Abstract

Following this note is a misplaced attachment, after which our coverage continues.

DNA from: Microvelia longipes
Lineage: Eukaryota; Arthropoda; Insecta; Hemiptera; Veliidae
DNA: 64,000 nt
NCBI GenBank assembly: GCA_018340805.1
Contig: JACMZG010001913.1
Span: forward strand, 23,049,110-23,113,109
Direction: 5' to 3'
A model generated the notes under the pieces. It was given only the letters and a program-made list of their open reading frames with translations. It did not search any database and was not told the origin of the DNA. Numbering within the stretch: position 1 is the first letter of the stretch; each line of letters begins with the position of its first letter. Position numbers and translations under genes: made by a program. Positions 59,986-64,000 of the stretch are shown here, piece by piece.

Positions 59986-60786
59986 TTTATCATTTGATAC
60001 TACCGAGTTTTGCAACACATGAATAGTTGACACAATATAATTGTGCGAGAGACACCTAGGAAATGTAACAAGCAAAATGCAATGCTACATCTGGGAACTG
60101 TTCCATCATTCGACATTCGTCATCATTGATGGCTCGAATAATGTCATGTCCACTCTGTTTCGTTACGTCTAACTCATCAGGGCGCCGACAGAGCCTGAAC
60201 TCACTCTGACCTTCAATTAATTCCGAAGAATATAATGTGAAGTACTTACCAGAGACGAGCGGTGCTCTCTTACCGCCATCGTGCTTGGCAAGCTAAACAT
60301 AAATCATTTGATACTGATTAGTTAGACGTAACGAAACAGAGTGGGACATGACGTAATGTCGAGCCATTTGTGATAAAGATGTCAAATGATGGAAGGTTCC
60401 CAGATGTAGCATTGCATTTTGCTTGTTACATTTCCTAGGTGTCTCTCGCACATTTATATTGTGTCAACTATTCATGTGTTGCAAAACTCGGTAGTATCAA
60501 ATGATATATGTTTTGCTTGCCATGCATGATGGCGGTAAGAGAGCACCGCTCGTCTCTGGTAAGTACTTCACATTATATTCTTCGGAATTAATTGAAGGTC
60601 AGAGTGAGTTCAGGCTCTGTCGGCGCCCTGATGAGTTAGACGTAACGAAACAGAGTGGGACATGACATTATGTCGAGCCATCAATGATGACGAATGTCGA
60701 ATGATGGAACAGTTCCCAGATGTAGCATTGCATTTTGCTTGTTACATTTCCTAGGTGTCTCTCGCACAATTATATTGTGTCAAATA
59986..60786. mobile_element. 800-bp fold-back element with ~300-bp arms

A repetition paradigm was used to assess the nature of affective modulation of early and late components of the event-related potential (ERP) during picture viewing. High-density ERPs were measured while participants passively viewed affective or neutral pictures that were repeated up to 90 times each. Both ERP components were modulated by emotional arousal, with ERPs elicited when viewing pleasant and unpleasant pictures different than when viewing neutral pictures. On the other hand, repetition had different effects on these two components. The early occipitotemporal component (150–300 msec) primarily showed a decrease in amplitude within a block of repetitions that did not differ as a function of picture content. The late centroparietal component (300–600 msec) showed a decrease both between and within blocks of repetitions, with neutral pictures eliciting no late positive potential in the final block of the study. The data suggest that the early ERP primarily reflects obligatory perceptual processing that is facilitated by active short-term memory representations, whereas the late ERP reflects increased resource allocation due to the motivational relevance of affective cues.

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